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We use mussels to purify water

7. July 2017

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The Baltic Sea contains too many nutrients which leads to algae blooming, oxygen depletion and fish death. Orbicon is researching on how mussel-production can extract some of these nutrients, since mussels are able to absorbe particles such as micro-algae that live on the nutrients and thus improve the water quality.

At Musholm in West Zealand, Orbicon is researching on the potential for mussel cultivation and testing different production systems. In this way, it will be possible to document the best and most cost-effective way of getting the naturally occurring mussel species to settle on the nets and grow into a significant biomass of adult mussels.

EU project
The project is part of the EU-financed Interregional project Baltic Blue Growth, which is researching on six mussel-breeding programmes in the Baltic Sea to gain experience. Compared to the two Swedish, the German, Latvian and Estonian mussel farms, the Danish farm is the only one that combines mussel-breeding with marine farming.

At Musholm, the mussel farm has been constructed as a so-called compensation breeding plant in conjunction with marine farming. The mussel farm collects nutrients through micro-algae to compensate for the nutrient release caused by the breeding of rainbow trout.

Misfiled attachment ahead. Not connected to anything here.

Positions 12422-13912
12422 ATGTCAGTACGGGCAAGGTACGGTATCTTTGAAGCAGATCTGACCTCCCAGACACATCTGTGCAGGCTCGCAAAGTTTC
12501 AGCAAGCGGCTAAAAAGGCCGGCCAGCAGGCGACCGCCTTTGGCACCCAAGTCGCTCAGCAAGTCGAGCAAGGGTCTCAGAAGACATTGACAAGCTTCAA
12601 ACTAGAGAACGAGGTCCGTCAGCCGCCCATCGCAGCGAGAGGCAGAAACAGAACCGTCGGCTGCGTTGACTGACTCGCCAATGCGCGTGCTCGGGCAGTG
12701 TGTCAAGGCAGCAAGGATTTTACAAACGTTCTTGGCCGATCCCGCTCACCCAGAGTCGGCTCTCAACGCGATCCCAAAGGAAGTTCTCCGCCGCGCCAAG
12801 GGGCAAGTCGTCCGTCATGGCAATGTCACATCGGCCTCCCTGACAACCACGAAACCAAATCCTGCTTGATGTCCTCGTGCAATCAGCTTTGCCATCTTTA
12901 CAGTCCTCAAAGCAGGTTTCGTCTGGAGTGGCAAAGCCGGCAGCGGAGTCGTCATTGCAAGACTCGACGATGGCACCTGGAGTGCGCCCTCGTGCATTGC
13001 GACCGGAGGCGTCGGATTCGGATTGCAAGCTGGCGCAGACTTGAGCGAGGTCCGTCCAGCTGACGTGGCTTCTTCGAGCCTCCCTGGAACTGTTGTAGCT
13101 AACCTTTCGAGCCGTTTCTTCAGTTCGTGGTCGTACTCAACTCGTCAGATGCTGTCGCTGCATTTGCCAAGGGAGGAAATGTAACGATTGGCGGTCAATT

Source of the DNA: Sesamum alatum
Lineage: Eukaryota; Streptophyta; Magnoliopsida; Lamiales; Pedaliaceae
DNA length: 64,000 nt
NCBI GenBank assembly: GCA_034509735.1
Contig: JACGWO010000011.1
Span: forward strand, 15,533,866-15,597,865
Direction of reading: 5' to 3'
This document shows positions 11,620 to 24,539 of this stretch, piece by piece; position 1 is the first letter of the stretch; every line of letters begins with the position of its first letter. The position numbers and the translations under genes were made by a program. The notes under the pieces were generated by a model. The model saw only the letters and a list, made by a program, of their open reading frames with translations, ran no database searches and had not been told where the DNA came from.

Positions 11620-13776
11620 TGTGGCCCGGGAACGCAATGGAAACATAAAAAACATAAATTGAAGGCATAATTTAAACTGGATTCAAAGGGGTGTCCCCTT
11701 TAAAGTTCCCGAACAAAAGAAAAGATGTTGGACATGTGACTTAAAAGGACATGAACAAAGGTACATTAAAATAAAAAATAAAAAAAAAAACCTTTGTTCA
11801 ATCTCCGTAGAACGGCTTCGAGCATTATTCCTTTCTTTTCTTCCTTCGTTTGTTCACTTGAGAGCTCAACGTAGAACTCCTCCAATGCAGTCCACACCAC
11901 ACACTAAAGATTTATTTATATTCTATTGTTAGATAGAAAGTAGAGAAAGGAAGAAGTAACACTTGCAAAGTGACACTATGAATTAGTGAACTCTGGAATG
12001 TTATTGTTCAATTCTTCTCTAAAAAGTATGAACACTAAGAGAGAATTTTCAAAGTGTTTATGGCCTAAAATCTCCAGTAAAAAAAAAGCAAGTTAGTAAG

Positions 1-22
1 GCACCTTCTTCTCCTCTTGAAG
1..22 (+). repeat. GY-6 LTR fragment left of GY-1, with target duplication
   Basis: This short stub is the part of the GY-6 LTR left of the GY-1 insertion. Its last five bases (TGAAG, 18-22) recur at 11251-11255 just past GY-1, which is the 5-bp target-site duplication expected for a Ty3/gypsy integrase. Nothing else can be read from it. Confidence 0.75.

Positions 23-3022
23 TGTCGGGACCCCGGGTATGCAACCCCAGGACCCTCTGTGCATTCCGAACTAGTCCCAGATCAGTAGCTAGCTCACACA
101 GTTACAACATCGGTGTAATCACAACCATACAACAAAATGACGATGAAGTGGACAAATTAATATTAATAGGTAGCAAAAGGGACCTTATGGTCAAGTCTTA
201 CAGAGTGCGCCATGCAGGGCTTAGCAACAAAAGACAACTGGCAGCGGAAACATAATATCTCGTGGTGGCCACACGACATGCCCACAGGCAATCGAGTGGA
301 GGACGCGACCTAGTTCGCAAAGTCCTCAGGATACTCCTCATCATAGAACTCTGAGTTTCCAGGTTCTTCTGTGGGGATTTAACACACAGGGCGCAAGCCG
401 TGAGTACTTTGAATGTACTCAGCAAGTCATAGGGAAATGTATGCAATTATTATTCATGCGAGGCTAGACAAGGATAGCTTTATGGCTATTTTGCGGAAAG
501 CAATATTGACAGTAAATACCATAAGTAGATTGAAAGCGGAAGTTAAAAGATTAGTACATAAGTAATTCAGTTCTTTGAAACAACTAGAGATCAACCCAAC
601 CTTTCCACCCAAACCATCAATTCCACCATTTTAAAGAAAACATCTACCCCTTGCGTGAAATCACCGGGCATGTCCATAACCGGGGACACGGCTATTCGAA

Locally produced feed
The main goal of the project is to gain experience of mussel-production on a large scale, and in this way, help initiate new production systems which can help clean the waters of the Baltic Sea.

“After just one season (May-December), mussel-production already provides a significant biomass, growing relatively small yet meaty mussels with a high nitrogen and phosphorous content. Here, they have potential as feed for both animals and fish, as a substitute for imported feed made from fish or soya. Marine proteins represent a bottleneck when it comes to the growth of the aquaculture sector”, says Maren Moltke Lyngsgaard, from Orbicon.

Orbicon’s role in the project is to monitor the development of the growth of the mussels and continually optimise the mussel-production. There are many challenges associated with this activity and equipment and processes used in mussel farming can also be improved. The equipment that the mussels grow on can be made from different materials, with different net and pipe sizes. There can also be production challenges relating to freezing in winter and loss of biomass due to the mussels being eaten by eider ducks.

“By changing the various parameters, we can improve the output in the area. In Denmark, mussel growth conditions normally compare well to the rest of the Baltic Sea, due to the fact that the salinity is higher here than further up in the Gulf of Bothnia”, says Maren Moltke Lyngsgaard.

The project will conclude in 2019 with a conference and a meeting to exchange experiences together with an exchange of information through different media.